Oscar has just days left to live. Mamma Rose tells him that in the last 12 days of the year, the whole year happens again, each day a different month. Then she suggests to him a game, in which each day is 10 years. After pausing to calculate how much time he has left, he exclaims it would be 120 years. Yes, Mamma Rose says.

Surrounded by an evasion of reality and a fear of confronting his imminent death, Oscar is plagued by isolation and confusion. But in this game, there is something different. It is not a game to avoid reality, but a means to engage with it.

When Oscar is scared to talk to the girl he likes, Peggy Blue, another patient in the ward who is blueish in complexion because of her blood condition, Mamma Rose asks Oscar how old he is. He looks at his watch. Fifteen, he answers her. And she suggests that at that age, he should be braver.

Through the game, he lives a full life in the remaining days of his life, and the 10-year-old Oscar writes to God about his childhood, teenage years, middle age and old age. He loves, he marries. He tells Mamma Rose that he and his wife do all that married couples do — “Of course, I am 30,” he says — and then asks if it is true that Peggy Blue could get pregnant through kissing. It is a humorous and deeply poignant moment, as the naivety of a child and the wisdom that comes with magnanimously facing death collide.

The teens were hard, he writes, the 20s easier. When Peggy Blue leaves the hospital after a successful operation, he knows he will never see her again, “but we lived a good life together.” He is getting weaker; it is harder to write.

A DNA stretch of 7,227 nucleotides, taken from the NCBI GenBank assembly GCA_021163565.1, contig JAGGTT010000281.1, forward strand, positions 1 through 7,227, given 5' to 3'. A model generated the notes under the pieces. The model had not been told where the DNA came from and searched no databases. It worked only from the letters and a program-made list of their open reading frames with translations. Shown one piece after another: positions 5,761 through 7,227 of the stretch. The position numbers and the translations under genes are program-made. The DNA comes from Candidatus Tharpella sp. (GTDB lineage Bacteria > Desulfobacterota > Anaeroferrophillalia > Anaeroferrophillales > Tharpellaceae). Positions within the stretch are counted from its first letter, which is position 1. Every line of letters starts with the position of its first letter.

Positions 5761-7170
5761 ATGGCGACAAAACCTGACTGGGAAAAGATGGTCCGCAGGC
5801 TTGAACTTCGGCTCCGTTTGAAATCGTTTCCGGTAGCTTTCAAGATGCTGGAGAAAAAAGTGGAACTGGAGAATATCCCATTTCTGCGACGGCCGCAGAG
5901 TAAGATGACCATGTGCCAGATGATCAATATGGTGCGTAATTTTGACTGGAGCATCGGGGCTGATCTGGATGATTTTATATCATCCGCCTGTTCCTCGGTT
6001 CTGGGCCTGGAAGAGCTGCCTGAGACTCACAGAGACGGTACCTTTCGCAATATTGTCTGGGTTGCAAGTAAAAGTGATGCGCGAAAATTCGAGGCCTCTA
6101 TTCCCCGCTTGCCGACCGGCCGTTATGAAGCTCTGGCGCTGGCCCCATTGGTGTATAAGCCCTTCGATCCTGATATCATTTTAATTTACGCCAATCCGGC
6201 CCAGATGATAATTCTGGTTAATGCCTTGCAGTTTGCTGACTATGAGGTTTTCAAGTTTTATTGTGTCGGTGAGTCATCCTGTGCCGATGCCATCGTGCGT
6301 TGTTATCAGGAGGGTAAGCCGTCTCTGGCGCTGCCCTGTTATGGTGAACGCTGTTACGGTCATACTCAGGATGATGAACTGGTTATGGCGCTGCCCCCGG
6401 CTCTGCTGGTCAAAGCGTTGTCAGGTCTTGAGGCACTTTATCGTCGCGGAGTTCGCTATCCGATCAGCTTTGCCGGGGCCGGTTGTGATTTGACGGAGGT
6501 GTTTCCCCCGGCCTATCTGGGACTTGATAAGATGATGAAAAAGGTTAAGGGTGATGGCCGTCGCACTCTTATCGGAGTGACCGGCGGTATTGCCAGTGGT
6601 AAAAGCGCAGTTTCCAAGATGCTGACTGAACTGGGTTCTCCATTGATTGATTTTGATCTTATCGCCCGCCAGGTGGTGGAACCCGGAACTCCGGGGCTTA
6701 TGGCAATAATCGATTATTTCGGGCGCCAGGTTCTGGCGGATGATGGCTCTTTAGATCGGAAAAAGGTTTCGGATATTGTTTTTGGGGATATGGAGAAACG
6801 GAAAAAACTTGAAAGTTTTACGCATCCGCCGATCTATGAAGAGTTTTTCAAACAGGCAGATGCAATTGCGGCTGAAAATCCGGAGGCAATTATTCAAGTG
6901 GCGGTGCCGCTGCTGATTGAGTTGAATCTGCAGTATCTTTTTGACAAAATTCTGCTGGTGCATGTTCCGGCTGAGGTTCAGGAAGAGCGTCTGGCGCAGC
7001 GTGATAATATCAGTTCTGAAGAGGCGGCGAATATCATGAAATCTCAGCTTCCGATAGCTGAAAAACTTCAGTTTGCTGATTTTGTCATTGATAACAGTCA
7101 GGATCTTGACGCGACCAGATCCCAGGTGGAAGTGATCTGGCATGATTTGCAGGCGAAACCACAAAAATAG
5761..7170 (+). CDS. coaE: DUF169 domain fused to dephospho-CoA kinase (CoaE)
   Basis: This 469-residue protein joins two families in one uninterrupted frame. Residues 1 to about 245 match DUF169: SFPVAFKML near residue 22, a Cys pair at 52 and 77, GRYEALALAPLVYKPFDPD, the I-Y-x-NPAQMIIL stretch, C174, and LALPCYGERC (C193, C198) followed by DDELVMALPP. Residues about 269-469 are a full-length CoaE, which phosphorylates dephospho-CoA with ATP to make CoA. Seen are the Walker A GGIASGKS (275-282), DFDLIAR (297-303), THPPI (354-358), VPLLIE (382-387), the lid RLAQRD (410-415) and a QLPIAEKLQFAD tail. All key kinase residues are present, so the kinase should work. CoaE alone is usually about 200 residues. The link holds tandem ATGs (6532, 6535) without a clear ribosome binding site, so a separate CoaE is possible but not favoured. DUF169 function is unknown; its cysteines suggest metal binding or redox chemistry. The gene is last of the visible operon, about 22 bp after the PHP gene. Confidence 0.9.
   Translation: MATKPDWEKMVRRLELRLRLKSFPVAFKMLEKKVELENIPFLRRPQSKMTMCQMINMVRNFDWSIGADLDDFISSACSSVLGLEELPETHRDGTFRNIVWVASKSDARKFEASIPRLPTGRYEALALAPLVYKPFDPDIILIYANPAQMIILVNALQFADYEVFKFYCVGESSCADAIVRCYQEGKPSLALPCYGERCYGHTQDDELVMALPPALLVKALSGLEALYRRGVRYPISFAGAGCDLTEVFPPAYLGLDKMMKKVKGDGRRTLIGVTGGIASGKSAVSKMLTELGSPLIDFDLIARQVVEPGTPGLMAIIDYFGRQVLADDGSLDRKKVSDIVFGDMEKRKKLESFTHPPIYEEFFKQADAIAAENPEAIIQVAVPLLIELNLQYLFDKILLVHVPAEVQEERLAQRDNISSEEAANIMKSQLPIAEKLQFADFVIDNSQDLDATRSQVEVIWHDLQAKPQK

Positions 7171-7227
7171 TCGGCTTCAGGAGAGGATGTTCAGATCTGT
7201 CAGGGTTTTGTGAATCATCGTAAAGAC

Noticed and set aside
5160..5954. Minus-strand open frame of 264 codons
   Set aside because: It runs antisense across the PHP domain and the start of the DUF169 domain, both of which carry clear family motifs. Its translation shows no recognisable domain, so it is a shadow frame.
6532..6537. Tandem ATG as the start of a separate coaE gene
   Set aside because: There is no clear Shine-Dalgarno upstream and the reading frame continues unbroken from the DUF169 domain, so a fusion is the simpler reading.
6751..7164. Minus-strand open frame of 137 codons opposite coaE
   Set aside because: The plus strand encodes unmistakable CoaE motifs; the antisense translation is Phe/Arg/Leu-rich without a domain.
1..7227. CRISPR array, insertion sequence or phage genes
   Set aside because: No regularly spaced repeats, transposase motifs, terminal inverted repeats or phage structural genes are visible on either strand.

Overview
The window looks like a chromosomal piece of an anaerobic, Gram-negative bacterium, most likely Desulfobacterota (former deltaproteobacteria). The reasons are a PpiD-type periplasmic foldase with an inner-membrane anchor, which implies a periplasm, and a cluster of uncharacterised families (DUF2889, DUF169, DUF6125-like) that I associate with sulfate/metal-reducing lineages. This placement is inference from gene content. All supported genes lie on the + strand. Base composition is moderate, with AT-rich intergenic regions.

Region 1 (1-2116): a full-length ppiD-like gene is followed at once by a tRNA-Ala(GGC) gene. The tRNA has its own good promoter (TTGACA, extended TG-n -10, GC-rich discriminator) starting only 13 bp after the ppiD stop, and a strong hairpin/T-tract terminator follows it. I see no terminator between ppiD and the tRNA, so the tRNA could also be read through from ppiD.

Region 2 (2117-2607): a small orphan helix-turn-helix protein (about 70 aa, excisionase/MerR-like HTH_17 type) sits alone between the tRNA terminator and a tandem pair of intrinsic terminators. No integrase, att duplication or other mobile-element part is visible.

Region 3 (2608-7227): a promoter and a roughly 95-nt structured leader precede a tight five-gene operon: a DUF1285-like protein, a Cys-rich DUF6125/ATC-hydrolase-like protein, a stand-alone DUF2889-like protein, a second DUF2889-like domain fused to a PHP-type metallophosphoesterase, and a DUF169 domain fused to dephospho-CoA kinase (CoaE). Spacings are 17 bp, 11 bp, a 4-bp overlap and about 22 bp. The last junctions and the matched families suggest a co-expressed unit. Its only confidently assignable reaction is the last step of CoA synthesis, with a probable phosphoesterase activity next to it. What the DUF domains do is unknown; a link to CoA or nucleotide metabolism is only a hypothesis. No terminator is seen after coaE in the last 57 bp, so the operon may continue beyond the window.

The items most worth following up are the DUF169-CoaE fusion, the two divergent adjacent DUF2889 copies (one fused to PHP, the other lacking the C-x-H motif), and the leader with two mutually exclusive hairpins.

Mamma Rose, always in pink, shares stories from her colorful past as a wrestler. They laugh together. She comforts him because she listens to him and answers him. She teaches him compassion for his parents who don't know how to do the same. When he and Peggy Blue could not find the words they wanted in the dictionary — much like the woman in the prologue writing to Harara — Mamma Rose reminds him that sometimes there are not set answers, that there is not one solution to life, but several.

Indeed, living 10 years a day and writing to God was not the solution; it was a solution that gave Oscar a means to live fully as he approached death so young. In the final letter of the play — written by Mamma Rose, also to God, not long after Oscar's death — we learn that it was Oscar who gave her hope and faith in his ability to live and love as he was dying.

Oscar and Mamma Rose teach each other about confronting fear, finding courage, about heroism, about hope and faith, when hope can seem groundless and faith unfounded. And so we the audience are inspired and moved by the journey of a dying boy, and in turn taught about the possibility of heroism, hope and faith when they seem a distant and untenable impossibility.

It is difficult these days not to relate much of what we see, hear and feel to a political context that is, in a sense, all-enveloping. Indeed, the troupe performed the play before the beginning of the revolution, and it was probably a different experience for both actors and spectators.

The troupe added a letter to Ahmed Harara because it is a year of revolution. It is a year of the revolution, and martyrs continue to fall. Victory to the martyrs — as the letter to Ahmed Harara ends — and heroism, hope and faith to all.